Since its last presentation at the Northern European Emergency and Disaster Studies Conference, I have added in these two in-between spaces that are influenced by Cynefin's liminal zones but specific to organizational change. What I am intending to express along the vertical axis is the presence of zones between the domains where an organization has not yet left the domain and not quite entered the other, but the dynamics of the response have changed.
Moving from the domain of robustness to the domain of adaptation, there is the graded zone of resilience broken into two areas: Engineering resilience and ecosystem resilience. Moving from robustness to adaptation, organizations first respond to increasing pressure from an event or events by working to recover the organization's state prior to the disturbance through an engineering resilience approach. As events begin to necessitate more of an adaptive response and less than one focused on recovering a previous state of affairs that may be outmoded, the organization begins to move into the area of ecosystem resilience where new norms and forms are necessary (Holling & Gundseron, 2002). The resilient zone provides a space for understanding organizational dynamics that do not fit squarely in the domain of robustness or in the domain of adaptation. In the lower half of the matrix, the zone of dissolution accomplishes the same end.
The dissolution space at present is an undivided graded area that spans the domain of transformation and the domain of destruction. Operated within in the domain of transformation, dissolution can be a constructive component of creating a new identity and a means to reproduce it. Here old structures are being removed as new ones take their place. The organization as it used to exist dissolves as something new begins to emerge. Moving across the boundary between transformation and destruction, dissolution can be a temporary state of being overwhelmed where identity and the means to reproduce it break down. This side of the dissolution space is inhabited only by accident and is not meant to be inhabited for extended periods of time as this runs the risk of moving into the domain of destruction. Organizations existing in the destruction domain side of dissolution will have the experience of moving towards its riptide but not quite in it while feeling pressure from various sources.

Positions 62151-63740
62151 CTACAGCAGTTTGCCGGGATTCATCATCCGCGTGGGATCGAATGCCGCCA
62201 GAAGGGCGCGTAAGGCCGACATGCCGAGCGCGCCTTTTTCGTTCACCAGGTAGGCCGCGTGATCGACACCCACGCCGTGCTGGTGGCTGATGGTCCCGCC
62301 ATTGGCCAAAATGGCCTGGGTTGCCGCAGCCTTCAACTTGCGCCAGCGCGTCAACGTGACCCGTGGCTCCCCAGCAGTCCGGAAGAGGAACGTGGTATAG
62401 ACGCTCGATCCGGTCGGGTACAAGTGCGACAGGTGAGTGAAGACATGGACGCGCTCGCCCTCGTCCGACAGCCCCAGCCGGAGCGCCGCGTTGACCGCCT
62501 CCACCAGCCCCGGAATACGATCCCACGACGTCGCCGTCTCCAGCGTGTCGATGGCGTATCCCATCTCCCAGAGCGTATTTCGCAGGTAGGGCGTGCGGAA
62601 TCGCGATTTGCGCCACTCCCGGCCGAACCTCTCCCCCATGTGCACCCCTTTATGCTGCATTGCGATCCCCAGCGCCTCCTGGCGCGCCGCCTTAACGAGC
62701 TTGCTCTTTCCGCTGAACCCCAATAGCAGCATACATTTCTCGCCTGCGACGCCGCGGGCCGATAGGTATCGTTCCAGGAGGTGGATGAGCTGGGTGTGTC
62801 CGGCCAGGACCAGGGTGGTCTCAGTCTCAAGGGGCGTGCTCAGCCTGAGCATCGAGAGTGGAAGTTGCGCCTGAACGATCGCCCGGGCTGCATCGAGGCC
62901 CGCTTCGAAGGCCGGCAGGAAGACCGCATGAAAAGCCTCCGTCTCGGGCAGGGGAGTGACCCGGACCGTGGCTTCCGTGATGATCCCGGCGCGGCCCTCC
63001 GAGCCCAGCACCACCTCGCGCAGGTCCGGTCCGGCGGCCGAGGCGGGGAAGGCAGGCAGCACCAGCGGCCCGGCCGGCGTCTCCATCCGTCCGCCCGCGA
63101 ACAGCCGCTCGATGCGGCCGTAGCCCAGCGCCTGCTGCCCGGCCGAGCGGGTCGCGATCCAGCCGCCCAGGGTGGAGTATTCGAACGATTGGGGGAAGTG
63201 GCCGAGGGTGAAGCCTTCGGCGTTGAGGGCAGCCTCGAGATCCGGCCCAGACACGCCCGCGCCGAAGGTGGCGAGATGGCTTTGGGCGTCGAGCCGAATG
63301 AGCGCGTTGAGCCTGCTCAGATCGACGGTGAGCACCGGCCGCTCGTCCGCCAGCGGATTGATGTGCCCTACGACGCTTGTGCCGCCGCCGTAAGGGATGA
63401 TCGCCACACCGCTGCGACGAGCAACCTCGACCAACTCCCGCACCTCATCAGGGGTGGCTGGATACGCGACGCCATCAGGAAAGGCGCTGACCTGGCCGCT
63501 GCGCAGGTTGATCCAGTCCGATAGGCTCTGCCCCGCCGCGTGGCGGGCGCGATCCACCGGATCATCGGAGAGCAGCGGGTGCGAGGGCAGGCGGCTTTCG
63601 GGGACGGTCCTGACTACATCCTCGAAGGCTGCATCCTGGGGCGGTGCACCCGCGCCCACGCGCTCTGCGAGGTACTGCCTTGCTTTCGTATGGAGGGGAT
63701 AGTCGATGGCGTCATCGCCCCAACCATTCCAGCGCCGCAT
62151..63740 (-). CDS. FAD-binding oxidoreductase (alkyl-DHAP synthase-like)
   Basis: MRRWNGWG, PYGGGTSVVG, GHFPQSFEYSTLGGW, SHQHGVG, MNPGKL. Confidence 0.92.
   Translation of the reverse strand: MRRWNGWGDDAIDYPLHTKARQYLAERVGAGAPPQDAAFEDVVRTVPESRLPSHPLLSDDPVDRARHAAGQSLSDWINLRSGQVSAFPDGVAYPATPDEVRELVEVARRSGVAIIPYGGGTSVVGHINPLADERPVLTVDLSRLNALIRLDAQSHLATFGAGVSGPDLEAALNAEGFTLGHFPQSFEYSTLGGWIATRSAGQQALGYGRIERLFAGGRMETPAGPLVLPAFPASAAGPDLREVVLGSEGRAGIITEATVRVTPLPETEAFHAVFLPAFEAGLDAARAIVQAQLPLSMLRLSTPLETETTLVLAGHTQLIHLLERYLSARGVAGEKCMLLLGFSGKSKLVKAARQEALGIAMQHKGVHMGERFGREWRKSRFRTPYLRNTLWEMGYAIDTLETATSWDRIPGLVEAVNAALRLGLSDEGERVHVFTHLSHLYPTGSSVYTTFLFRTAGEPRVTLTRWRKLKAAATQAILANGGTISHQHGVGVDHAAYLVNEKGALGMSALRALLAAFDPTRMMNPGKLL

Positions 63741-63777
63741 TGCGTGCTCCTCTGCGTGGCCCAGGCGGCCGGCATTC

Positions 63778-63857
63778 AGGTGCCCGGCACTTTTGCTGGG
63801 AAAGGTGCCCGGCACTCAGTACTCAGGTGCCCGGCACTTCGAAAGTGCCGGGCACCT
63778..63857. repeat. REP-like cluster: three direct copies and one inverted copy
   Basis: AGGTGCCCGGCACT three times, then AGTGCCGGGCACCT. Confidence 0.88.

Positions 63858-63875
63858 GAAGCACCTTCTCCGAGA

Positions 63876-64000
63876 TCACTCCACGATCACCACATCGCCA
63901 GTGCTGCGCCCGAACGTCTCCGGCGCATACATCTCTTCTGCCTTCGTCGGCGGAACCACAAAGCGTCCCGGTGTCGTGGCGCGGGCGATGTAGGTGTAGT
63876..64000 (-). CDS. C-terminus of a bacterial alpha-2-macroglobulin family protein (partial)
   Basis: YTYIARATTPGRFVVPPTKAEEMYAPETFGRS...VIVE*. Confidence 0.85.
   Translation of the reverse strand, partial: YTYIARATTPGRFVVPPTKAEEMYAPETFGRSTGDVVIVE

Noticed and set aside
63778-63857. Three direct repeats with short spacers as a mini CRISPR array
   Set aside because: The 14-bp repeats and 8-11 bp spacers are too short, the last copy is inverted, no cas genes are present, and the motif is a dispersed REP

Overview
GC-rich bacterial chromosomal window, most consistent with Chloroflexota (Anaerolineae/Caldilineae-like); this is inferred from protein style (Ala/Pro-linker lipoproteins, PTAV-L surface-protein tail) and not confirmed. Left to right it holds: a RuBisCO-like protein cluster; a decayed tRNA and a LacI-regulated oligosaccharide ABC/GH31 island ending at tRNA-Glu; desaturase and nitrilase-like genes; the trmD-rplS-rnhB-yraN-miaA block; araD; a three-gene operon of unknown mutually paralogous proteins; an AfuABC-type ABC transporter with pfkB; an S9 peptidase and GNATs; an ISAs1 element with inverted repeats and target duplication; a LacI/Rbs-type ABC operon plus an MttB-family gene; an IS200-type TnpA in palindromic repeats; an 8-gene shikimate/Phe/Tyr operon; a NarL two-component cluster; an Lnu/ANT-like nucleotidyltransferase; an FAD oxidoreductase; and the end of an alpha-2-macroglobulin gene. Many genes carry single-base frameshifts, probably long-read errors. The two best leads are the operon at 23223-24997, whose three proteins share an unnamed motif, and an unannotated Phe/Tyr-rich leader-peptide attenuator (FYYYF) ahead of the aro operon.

I recently wrote a post titled "An Audible Longing for Theory." In it I discussed a discovered openness to theory provided it can be readily integrated into practice. At this point, I think this matrix has moved closer to being immediately usable. However, it continues to need engagement with an emergency management audience to further contextualize the domains and the dynamics among them.
Capra, F., & Luisi, P. L. (2014). The systems view of life: A unifying vision. Padstow, England: Cambridge University Press.
Di Paolo, E., Buhrmann, T., & Barandiaran, X. E. (2017). Sensorimotor Life: An Enactive Proposal. Oxford, UK: Oxford.
Donaldson, L. (2001). The contingency theory of organization. Thousand Oaks: Sage Publications Inc.
Folke, C., Carpenter, S. R., Walker, B., Scheffer, M., Chapin, T., & Rockström, J. (2010). Resilience thinking: Integrating resilience, adaptability and transformability. Ecology and Society, 15(4). Retrieved from www.ecologyandsociety.org/vol15/iss4/art20/
Holling, C. S., & Gunderson, L. H. (2002). Panarchy: Understanding transformations in human and natural systems. Washington D.C.: Island Press.
Kurtz, C. F., & Snowden, D. J. (2003). The new dynamics of strategy: Sense-making in a complex and complicated. IBM Systems Journal, 42(3), 462-483.
Maturana, H. R. (1983). What is to see? Archivo de Biología y Medicina Experimentales, 16(3-4), 255-269.
Maturana, H. R. (1988). Ontology of Observing: The biological foundations of self-consciousness and of the physical domain of existence. Texts in Cybernetic Theory: An in- depth exploration of the thought of Humberto Maturana, William T. Powers, and Ernst von Glasersfeld (pp. 4-53). Felton, CA: American Society for Cybernetics.
Maturana, H. R., & Poerksen, B. (2011). From being to doing: The origins of the biology of cognition (2nd ed.). (W. K. Koeck, & A. R. Koeck, Trans.) Kaunas, Lithuania: Carl-Auer.
Maturana, H. R., & Varela, F. J. (1987). The tree of knowledge. Boston, Massachusetts : New Science Library.
Maturana, H. R., & Verden-Zöller, G. (2008). The origin of humanness in the biology of love. (B. Pille, Ed.) Exeter, Devon, UK: Imprint Academic.